BARCELONA, MOBILE WORLD CONGRESS 2012 — On the surface of things, Asus’s Eee Pad Transformer Prime is just a wonderfully swell idea. Why have both an ultrabook and tablet when you can have one that is both? What if you could take your iPad, snap it onto a keyboard + trackpad, and have a MacBook Air?
It’s a nice dream, and, in actuality, the Transformer Prime is a beautiful piece of hardware. But the challenges aren’t hardware: they lie in software. And in software, neither Android nor iOS is yet up to the challenge of driving both a mobile and laptop OS. But after Windows 8 sets the bar higher, they both could be.
At Mobile World Congress in Barcelona, we had some hands-on time with the Tegra 3 powered Transformer Prime. Hardware wise, it’s a gorgeous piece of kit: a 1.3 GHz quad-core processor, 1GB of RAM, a new 1920×1200 display, and so on. Reported battery life is pretty good at 12 hours, but becomes sick when you attach the docking station, jumping to 18 hours. And it’s this docking station that gives the Transformer Prime tablet it’s other functionality: that of an ultrabook, with a full-sie QWERTY keyboard, a trackpad, a USB 2.0 port and an SD card slot.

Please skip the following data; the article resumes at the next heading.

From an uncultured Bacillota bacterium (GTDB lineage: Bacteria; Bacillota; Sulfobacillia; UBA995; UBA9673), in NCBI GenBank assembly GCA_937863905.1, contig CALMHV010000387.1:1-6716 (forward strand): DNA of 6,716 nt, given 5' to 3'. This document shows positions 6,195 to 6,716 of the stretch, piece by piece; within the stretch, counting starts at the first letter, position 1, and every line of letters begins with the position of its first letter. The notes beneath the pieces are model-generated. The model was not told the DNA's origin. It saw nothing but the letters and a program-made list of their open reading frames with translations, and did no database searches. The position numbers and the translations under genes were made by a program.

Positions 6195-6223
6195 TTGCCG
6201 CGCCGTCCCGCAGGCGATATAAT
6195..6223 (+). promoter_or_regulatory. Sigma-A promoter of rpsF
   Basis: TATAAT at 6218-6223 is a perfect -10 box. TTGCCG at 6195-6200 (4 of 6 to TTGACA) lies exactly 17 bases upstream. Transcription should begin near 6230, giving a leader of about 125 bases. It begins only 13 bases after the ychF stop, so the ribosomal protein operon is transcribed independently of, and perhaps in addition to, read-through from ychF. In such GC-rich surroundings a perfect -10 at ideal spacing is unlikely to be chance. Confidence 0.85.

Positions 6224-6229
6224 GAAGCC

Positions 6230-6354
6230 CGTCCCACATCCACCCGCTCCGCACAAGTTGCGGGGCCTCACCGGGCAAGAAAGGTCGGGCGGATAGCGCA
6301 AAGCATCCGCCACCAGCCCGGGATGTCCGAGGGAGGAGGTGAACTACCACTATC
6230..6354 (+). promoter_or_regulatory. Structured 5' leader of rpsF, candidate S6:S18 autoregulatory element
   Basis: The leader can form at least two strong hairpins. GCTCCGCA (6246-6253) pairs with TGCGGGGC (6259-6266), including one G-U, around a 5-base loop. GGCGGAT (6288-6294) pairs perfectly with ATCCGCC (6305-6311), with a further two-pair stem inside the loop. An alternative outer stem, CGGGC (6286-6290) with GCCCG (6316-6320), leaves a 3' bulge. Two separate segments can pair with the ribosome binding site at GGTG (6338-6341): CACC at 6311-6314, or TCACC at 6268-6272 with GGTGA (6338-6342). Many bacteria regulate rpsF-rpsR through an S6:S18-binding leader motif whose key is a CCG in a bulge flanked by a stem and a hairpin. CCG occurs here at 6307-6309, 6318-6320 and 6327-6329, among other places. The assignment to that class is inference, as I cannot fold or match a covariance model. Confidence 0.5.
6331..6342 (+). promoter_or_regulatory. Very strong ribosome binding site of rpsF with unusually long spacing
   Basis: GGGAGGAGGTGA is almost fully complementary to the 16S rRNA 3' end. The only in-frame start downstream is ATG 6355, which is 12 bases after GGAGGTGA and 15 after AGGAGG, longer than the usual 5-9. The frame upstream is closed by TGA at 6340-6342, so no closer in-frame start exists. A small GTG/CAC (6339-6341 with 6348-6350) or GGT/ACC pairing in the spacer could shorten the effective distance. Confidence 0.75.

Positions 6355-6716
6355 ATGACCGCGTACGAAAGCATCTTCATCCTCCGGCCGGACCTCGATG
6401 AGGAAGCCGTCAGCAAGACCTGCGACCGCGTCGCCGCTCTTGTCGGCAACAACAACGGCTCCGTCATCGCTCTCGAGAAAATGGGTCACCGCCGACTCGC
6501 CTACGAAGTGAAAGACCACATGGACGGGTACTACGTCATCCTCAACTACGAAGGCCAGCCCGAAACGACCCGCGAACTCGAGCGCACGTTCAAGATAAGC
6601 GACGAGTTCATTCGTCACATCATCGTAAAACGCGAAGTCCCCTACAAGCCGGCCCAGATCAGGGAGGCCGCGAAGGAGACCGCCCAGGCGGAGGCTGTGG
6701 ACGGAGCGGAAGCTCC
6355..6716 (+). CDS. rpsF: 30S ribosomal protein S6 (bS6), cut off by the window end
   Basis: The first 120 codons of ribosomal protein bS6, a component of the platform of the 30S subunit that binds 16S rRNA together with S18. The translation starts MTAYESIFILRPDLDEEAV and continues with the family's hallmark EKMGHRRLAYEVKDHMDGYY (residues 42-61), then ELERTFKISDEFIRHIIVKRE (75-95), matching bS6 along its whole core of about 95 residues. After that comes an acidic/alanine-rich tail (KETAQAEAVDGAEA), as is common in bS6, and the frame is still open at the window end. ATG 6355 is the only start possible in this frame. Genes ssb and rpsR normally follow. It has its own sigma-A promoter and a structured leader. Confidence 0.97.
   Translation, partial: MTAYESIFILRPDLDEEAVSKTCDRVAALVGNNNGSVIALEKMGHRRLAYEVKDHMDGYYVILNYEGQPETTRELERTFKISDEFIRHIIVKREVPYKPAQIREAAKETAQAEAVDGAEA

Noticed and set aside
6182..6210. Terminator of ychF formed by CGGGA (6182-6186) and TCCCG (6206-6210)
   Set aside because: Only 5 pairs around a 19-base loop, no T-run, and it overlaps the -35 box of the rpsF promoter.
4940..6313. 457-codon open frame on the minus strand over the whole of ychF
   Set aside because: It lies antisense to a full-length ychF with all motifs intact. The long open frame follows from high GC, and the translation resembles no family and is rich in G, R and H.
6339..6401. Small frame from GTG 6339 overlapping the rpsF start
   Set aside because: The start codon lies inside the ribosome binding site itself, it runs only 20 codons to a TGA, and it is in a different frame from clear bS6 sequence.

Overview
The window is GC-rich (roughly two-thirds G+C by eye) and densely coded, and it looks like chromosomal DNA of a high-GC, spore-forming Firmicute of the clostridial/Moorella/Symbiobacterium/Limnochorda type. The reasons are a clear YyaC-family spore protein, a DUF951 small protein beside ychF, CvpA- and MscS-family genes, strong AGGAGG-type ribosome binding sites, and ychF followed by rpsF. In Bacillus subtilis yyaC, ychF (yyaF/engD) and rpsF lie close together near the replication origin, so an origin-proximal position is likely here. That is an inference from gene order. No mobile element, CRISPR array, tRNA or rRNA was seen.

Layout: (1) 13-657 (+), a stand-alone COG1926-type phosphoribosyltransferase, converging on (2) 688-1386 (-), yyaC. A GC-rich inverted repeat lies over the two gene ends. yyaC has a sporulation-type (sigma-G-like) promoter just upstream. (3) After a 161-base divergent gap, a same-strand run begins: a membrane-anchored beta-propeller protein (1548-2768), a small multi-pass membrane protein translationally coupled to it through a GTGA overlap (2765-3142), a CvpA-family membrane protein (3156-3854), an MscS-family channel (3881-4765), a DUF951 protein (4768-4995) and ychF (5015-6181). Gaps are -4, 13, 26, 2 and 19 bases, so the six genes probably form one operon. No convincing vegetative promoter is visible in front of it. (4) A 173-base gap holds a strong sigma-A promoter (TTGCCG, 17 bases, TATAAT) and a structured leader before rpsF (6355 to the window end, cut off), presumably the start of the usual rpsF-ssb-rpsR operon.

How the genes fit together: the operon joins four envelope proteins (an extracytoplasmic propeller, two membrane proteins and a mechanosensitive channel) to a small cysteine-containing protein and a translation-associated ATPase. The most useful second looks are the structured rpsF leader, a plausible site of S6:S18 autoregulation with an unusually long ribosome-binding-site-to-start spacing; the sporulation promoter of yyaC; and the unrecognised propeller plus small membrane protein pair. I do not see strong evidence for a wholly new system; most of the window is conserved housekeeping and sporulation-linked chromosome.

So far, so good, and we can confirm that the Transformer Prime feels great to play with both docked and as a tablet. But as a laptop, it’s a total failure. Ice Cream Sandwich just isn’t up to snuff.
What does your laptop have that your iPad doesn’t? Don’t focus on the apps: you can find most of the apps you need, or their analogs, on any platform. With modern mobile operating systems, it’s also not multitasking. The thing that really distinguishes your laptop from your tablet is that your laptop can run two apps side-by-side, while your tablet can’t.
As a blogger, this is why I still bring my MacBook Air on the road, and not just my iPad. I need the abilty to consult pictures, videos or text while I write. And while you may not be a blogger, chances are, the reasons you still use a PC have little to do with performance or apps, and everything to do with running more than one app on the same screen at the same time.
Ice Cream Sandwich doesn’t let you do this yet. Nor does iOS. But when Windows 8 debuts later this year, it’ll allow you to run two apps side-by-side, even on ARM.
That’s just huge. Where the iPad — even with keyboard attachmenet — has always failed me as a writer, the Windows 8 tablet will actually excel. It’s the killer feature of Windows 8, as far as I’m concerned, and no one’s talking about it.
The Transformer Prime is a great piece of kit, and it does innovative things with merging keyboard with tablet that Apple’s not doing. Take the working trackpad: Apple has given us the ability to connect Bluetooth keyboards to iPhones and iPads, but not to use mice. Given how vocally Apple is against the so-called Gorilla Arm problem with multitouch Macs, it’s a strange omission that the Transformer Prime manages to correct.
But as long as mobile operating systems can’t run apps side-by-side, tablets won’t be more productive than laptops. How long will it take for iOS and Android to copy Windows 8’s best trick and catch up?